Tied islands, or land-tied islands as they are often known, are landforms consisting of an island that is connected to land only by a tombolo: a spit of beach materials connected to land at both ends. St Ninian's Isle, in the Shetland Islands off the north coast of Scotland, is an example of this; it was once an island but is now linked to the Mainland. Other examples include: Maury Island, Washington in the Puget Sound, Coronado, California and Nahant, Massachusetts in the U.S.; Barrenjoey, New South Wales in Australia; and Wedge Island in Western Australia.
The Isle of Portland is also described as a tied island, although geographers now believe that Chesil Beach (which connects the island to the mainland) is a barrier beach that has moved eastwards, rather than a tombolo, which would have been formed by the effect of the island on waves.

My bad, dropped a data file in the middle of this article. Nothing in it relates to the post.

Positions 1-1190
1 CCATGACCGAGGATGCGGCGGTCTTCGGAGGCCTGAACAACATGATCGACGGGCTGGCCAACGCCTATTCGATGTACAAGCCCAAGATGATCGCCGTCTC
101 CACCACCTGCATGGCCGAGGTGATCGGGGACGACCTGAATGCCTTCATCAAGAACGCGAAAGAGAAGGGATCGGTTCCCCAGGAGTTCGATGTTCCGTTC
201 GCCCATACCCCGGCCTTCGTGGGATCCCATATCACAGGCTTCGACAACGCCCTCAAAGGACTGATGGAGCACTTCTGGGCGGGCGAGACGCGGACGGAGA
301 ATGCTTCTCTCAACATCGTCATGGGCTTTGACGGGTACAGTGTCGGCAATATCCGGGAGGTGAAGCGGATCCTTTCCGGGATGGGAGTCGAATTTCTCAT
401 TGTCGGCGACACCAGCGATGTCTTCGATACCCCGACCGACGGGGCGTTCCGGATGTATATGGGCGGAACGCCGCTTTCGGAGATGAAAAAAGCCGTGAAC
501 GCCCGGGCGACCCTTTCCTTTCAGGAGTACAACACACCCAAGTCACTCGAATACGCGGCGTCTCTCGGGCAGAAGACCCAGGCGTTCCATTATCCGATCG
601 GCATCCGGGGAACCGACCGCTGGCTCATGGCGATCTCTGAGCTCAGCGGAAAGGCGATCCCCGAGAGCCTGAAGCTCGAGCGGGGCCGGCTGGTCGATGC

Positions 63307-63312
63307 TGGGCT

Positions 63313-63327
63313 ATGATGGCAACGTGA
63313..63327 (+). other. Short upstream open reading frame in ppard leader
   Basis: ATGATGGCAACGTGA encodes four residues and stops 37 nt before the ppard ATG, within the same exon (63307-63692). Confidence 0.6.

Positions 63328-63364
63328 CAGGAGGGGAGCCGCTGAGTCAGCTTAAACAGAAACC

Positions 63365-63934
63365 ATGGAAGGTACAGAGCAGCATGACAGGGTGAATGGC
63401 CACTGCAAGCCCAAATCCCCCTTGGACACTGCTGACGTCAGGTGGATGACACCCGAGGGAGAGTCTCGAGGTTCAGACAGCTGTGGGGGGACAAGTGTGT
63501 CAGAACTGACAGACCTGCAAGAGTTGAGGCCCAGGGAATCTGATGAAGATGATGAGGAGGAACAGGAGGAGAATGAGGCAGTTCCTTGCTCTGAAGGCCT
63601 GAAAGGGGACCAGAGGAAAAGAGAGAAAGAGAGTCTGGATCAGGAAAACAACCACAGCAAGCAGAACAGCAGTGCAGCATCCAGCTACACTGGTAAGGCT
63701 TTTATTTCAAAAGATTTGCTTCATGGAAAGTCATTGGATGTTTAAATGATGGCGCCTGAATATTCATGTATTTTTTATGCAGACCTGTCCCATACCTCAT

Paniquian Island (also known as Isla Boquete) is a tied island in Puerto Galera, a popular tourist destination in the Philippines. The island is connected to the main island of Mindoro by a small tombolo that is only submerged a few times per year.
- Glossary of geology and related sciences. Jesse V. Howell, American Geological Institute. 1962.
- Some Coastal Landform Definitions. Matthew Flinders, Villanova College, Queensland.
- Media related to Tied islands at Wikimedia Commons